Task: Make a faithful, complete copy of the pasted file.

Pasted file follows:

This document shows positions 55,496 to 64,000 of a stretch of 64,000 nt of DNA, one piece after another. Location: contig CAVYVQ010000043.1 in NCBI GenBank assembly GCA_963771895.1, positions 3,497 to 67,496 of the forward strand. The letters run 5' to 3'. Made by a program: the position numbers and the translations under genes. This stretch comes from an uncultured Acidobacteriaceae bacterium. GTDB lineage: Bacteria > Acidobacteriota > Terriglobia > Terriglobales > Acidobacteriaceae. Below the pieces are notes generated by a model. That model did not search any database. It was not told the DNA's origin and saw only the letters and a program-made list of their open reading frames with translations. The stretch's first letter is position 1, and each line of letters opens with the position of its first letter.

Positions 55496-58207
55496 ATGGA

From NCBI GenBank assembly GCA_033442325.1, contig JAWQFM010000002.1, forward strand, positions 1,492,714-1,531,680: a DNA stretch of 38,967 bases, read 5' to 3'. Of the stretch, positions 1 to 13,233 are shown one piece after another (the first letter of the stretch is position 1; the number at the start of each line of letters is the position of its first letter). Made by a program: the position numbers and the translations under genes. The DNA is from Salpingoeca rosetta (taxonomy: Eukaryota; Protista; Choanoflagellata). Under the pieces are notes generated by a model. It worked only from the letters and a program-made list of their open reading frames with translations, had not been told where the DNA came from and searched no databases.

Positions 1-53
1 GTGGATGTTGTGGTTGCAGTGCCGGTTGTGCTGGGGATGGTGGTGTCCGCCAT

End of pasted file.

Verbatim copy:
This document shows positions 55,496 to 64,000 of a stretch of 64,000 nt of DNA, one piece after another. Location: contig CAVYVQ010000043.1 in NCBI GenBank assembly GCA_963771895.1, positions 3,497 to 67,496 of the forward strand. The letters run 5' to 3'. Made by a program: the position numbers and the translations under genes. This stretch comes from an uncultured Acidobacteriaceae bacterium. GTDB lineage: Bacteria > Acidobacteriota > Terriglobia > Terriglobales > Acidobacteriaceae. Below the pieces are notes generated by a model. That model did not search any database. It was not told the DNA's origin and saw only the letters and a program-made list of their open reading frames with translations. The stretch's first letter is position 1, and each line of letters opens with the position of its first letter.

Positions 55496-58207
55496 ATGGA

From NCBI GenBank assembly GCA_033442325.1, contig JAWQFM010000002.1, forward strand, positions 1,492,714-1,531,680: a DNA stretch of 38,967 bases, read 5' to 3'. Of the stretch, positions 1 to 13,233 are shown one piece after another (the first letter of the stretch is position 1; the number at the start of each line of letters is the position of its first letter). Made by a program: the position numbers and the translations under genes. The DNA is from Salpingoeca rosetta (taxonomy: Eukaryota; Protista; Choanoflagellata). Under the pieces are notes generated by a model. It worked only from the letters and a program-made list of their open reading frames with translations, had not been told where the DNA came from and searched no databases.

Positions 1-53
1 GTGGATGTTGTGGTTGCAGTGCCGGTTGTGCTGGGGATGGTGGTGTCCGCCAT